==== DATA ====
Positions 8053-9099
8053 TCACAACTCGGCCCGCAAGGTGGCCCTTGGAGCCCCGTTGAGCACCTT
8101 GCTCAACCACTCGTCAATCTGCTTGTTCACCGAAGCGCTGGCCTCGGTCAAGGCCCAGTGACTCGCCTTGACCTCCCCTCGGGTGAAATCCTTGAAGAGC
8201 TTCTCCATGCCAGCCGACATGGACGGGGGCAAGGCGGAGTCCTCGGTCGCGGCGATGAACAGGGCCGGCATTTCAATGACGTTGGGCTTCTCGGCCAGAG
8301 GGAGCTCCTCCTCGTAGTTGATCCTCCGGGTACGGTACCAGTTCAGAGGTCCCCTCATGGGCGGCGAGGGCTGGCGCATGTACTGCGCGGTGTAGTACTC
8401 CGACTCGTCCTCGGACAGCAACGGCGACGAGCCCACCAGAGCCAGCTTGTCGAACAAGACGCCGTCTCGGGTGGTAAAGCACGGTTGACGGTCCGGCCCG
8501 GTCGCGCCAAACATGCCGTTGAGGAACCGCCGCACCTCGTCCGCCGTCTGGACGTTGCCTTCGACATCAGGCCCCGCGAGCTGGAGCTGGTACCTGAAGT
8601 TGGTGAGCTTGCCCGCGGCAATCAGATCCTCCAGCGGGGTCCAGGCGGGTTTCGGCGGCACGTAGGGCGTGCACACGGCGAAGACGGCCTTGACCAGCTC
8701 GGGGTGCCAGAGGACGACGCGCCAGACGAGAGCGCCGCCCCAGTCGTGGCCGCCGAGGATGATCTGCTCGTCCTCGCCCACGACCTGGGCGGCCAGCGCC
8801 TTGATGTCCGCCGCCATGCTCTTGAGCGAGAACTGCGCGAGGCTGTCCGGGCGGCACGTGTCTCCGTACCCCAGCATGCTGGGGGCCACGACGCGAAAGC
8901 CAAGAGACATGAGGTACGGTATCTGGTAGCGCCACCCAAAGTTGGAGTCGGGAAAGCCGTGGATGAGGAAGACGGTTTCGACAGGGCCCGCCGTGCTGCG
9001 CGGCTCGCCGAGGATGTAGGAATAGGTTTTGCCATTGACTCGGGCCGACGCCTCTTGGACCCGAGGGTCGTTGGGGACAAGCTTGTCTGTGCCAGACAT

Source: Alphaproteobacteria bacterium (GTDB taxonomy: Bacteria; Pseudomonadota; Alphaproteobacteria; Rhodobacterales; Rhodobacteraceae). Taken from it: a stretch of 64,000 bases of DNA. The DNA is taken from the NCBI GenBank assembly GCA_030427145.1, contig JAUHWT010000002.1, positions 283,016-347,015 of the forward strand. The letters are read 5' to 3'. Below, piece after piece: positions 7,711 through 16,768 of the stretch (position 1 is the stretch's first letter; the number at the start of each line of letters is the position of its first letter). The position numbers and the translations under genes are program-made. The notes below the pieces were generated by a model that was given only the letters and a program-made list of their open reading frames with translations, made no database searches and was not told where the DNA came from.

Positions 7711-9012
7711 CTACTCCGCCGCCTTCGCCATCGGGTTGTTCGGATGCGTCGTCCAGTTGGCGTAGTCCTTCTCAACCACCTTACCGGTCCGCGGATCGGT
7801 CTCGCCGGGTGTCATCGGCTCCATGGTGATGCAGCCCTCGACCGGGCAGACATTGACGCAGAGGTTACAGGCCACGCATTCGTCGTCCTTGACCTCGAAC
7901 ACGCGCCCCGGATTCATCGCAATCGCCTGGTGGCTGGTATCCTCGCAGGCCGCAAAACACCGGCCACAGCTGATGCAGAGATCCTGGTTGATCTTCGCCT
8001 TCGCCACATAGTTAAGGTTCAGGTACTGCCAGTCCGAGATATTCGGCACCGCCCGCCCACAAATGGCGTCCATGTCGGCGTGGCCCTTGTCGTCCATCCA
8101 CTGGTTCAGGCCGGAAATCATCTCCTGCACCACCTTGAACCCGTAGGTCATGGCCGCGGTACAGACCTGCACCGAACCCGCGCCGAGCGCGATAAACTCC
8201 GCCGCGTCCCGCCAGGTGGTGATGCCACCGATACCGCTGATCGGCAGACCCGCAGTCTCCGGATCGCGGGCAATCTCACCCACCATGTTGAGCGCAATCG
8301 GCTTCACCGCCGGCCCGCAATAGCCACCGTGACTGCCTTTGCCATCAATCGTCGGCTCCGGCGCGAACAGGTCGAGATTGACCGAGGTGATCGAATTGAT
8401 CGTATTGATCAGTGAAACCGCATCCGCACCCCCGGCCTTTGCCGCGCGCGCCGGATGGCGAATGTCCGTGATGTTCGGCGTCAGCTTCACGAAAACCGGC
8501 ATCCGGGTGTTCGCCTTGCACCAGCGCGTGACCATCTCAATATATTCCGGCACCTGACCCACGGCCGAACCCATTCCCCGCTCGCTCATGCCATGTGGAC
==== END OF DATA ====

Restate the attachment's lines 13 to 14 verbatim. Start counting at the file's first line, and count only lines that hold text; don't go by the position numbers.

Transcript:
Source: Alphaproteobacteria bacterium (GTDB taxonomy: Bacteria; Pseudomonadota; Alphaproteobacteria; Rhodobacterales; Rhodobacteraceae). Taken from it: a stretch of 64,000 bases of DNA. The DNA is taken from the NCBI GenBank assembly GCA_030427145.1, contig JAUHWT010000002.1, positions 283,016-347,015 of the forward strand. The letters are read 5' to 3'. Below, piece after piece: positions 7,711 through 16,768 of the stretch (position 1 is the stretch's first letter; the number at the start of each line of letters is the position of its first letter). The position numbers and the translations under genes are program-made. The notes below the pieces were generated by a model that was given only the letters and a program-made list of their open reading frames with translations, made no database searches and was not told where the DNA came from.

Positions 7711-9012